Junos supports automatic archiving of the current configuration via a few different methods: file (local), ftp, and scp. You’re able to force passive ftp via the pasvftp:// URI scheme if necessary. Both forms of ftp use cleartext creds though, so those should be immediately forgotten about. scp is great, however, so here’s some info:
You have the option of transferring at specific intervals (between 15 minutes and two days) or upon commit. These are mutually exclusive.
Here are the top-level set commands:
set system archival configuration transfer-on-commit set system archival configuration transfer-interval [15 - 2880] set system archival configuration archive-sites "scp://configbackups@hostname:/home/configbackups/sitename/" password "sshpassword"
A couple things I’ve learned:
- The syntax is pretty strict. It looks like some special characters are out, including
~, thus the
/home/in the example above. Any
@s other than the one in
user@hostare also out.
- Transfers are not instant – sometimes it’s near-instant, and sometimes it’s more like 30 seconds. I assume the /var/transfer/config/ dir is polled on an interval.
- Transferred configs are gzipped, so if you want to glance at them, use zless/zgrep/zcat.
- Using a keypair instead of passwords is evidently possible, but I haven’t tried it.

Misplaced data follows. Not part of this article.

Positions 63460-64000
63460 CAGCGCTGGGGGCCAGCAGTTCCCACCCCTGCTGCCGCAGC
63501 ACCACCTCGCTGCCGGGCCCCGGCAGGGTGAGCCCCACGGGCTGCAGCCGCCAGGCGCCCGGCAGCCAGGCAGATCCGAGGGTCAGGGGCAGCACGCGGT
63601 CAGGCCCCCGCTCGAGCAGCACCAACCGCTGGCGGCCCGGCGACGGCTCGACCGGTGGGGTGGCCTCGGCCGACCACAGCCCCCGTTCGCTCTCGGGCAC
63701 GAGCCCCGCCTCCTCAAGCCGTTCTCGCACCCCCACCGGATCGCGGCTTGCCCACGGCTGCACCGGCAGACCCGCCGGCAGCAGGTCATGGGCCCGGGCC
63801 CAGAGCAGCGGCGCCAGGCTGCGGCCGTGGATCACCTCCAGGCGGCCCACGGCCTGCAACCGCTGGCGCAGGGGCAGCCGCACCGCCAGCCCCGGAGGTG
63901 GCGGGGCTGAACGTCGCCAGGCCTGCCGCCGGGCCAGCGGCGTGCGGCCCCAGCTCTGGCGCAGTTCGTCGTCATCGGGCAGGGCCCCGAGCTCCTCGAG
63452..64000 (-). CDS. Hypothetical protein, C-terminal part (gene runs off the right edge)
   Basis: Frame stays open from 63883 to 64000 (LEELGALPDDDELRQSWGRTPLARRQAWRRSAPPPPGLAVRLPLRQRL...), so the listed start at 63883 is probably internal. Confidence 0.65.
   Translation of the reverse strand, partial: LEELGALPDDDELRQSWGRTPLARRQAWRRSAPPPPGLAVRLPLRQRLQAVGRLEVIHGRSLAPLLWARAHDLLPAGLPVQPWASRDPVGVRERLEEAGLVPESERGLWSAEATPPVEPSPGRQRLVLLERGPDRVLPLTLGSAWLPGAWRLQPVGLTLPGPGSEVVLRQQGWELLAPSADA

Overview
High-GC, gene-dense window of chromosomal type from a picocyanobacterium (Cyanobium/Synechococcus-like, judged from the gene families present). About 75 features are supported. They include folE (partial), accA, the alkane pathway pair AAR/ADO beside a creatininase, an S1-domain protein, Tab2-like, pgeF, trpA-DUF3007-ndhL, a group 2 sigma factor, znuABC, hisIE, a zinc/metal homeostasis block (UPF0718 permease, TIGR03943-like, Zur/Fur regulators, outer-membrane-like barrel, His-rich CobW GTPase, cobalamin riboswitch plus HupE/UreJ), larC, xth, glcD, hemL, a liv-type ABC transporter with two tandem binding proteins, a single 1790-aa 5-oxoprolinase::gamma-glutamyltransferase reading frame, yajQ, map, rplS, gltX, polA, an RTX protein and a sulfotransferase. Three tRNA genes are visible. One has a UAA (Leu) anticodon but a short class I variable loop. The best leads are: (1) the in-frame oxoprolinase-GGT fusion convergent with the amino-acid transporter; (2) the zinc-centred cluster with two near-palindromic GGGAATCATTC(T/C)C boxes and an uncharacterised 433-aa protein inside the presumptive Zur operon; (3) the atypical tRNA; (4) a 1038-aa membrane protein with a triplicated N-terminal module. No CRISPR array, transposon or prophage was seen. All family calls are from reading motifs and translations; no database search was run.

Note the archive-sites format – you’re also able to use “scp://configbackups:sshpassword@hostname” etc., but this means the password is stored plaintext in your config. You can instead use the above syntax – with separate “password” term – to store an encrypted version.
Caveat: This is stored in a simple reversible format. Juniper’s $9 “hashes” are actually a proprietary reversible encryption that’s been reverse-engineered for quite a while. Same idea as Cisco’s type 7 passwords. Both are instantly reversible on a number of sites like this, although it’s an unbelievably bad idea to send what is presumably a sensitive password to a public website. m00nie’s site uses TLS at least (and he seems like a straightforward guy), but the logic is still in serverside perl rather than js so you can’t be 100% sure where it goes.
Point of the caveat: make sure that any configs that contain sensitive info only end up on secure systems. $9 passwords are only very slightly better than plaintext.
Here’s Juniper’s kbase article.
Next time: how secure are Junos’ $1 hashes?